Wild Pollinator Count on iNaturalist

What is iNaturalist?

“iNaturalist is an online social network of people sharing biodiversity information to help each other learn about nature. 

It’s also a 
crowdsourced species identification system and an organism occurrence recording tool
. You can use it to record your own observations, get help with identifications, collaborate with others to collect this kind of information for a common purpose, or access the observational data collected by iNaturalist users.”
iNaturalist.org

You don’t have to use iNaturalist to participate in the Wild Pollinator Count but if you have photos to share and/or are keen to interact with other people with an interest in insects (and nature more broadly) it might be of interest to you. See this post for an overview of the Wild Pollinator Count on iNaturalist.

Learn about iNaturalist

We recommend checking out the terrific resources on iNaturalist to introduce the platform and get up and running:

To contribute to the Wild Pollinator Count on iNaturalist:

  1. Create an iNaturalist account (and consider popping some information into the profile you create!)
  2. Join the Wild Pollinator Count project by either searching for it in the ‘projects’ menu along the top of your iNaturalist dashboard when logged in or by following this link and clicking the ‘join’ button at the top right.
  3. Add an observation

On iNaturalist each observation is of one species. You can include multiple photos of that species to capture details that may assist with ID. If you have photos with more than one species in a shot, you can upload that image twice and indicate which one you are referring to – for example if you have a photo of a honey bee and hoverfly, you could upload these as two records, each noting a separate species. Alternatively, you might crop your photo to focus on the species for each record.

Bear in mind it can be difficult (and even impossible) to identify many insects to species from photos. Identification will often be at genus or family level – and this is valuable information! Including several photos from various angles can help increase the likelihood of identification, as can cropping to capture the detail. You can also add notes for details the photo doesn’t capture.

iNatwebob

Adding an observation via the website. Image: iNaturalist.org

 

  1. Add your observation to the Wild Pollinator Count project

You can add your observation to our project either as you enter it or afterwards (handy if you are uploading multiple photos at once).

While adding or viewing the observation, select Wild Pollinator Count from the list of projects you have joined. Then complete the additional fields our project requires – the plant name, whether it is native or introduced and whether the observation was part of a 10-minute wild pollinator count.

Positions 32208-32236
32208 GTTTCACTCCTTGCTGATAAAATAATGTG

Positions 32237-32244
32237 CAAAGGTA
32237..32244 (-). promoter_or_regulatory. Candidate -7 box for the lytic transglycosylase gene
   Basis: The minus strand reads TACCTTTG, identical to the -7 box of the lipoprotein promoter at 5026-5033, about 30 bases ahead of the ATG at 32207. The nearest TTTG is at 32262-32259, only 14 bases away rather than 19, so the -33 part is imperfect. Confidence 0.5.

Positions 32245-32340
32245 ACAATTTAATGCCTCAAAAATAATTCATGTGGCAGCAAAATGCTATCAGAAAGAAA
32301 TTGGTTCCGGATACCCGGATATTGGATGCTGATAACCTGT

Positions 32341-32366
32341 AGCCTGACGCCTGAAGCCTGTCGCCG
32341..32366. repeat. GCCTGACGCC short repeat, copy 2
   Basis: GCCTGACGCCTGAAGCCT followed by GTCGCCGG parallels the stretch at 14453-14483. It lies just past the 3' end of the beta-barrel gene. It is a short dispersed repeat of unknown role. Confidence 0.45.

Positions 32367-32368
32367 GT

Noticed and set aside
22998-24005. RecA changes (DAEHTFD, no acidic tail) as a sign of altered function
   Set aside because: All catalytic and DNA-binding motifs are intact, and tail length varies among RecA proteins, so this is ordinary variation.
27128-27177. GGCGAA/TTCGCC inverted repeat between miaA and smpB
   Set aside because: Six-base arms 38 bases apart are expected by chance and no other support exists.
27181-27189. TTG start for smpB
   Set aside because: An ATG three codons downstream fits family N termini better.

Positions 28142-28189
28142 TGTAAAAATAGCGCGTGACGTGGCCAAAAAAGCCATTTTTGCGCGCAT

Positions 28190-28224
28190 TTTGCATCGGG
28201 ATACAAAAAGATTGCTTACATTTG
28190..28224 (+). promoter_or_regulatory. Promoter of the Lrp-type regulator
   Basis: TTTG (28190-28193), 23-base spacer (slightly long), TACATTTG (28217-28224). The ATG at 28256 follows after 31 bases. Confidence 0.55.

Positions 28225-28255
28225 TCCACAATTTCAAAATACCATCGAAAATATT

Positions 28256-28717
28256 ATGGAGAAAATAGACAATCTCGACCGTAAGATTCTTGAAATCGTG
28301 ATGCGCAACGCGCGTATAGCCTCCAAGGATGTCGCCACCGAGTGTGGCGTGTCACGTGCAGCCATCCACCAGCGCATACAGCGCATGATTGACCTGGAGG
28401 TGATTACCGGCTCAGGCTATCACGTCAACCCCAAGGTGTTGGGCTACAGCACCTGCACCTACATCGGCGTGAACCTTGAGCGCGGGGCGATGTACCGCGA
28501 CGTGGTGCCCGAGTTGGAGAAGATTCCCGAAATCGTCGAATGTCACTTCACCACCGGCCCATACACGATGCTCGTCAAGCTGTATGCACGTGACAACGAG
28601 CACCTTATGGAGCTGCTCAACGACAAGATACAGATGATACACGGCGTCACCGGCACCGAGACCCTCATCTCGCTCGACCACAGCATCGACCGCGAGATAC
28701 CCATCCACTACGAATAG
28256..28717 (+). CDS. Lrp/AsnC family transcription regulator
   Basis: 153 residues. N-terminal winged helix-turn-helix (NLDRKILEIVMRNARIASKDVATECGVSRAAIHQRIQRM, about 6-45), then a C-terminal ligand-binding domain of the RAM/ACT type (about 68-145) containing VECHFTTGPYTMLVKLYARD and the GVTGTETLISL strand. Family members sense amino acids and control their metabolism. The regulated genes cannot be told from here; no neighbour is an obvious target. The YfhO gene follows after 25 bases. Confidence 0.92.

WPCfields

Image: Required fields for Wild Pollinator Count observations

 

Optional: identify sightings

iNaturalist enables users to add identifications to each other’s observations to confirm or improve the ‘community identification’. We recommend becoming familiar with how this process works for both your own observations and when contributing identifications to other people’s observations.

From iNaturalist Please do not simply “Agree” with an ID that someone else has made without confirming that you understand how to identify that taxon. An identification confirms that you can confidently identify it yourself compared to any possible lookalikes. If you agree with the ID without actually knowing the taxon, it may reach Research Grade erroneously.”

Find out more about identifying sightings, community identification and research grade status here.

But wait, there’s even more …

This is a brief overview for adding records to the Wild Pollinator Count iNaturalist project. iNaturalist has many additional functions that we encourage you to explore if you would like to do more on this platform or tweak the way the site works for you.

Visit the iNaturalist help pages or user forums for more information.

One thought on “Wild Pollinator Count on iNaturalist

  1. Pingback: More ways to share your insect observations with Wild Pollinator Count | Wild Pollinator Count

Leave a Comment

Fill in your details below or click an icon to log in:

WordPress.com Logo

You are commenting using your WordPress.com account. Log Out /  Change )

Google photo

You are commenting using your Google account. Log Out /  Change )

Twitter picture

You are commenting using your Twitter account. Log Out /  Change )

Facebook photo

You are commenting using your Facebook account. Log Out /  Change )

Connecting to %s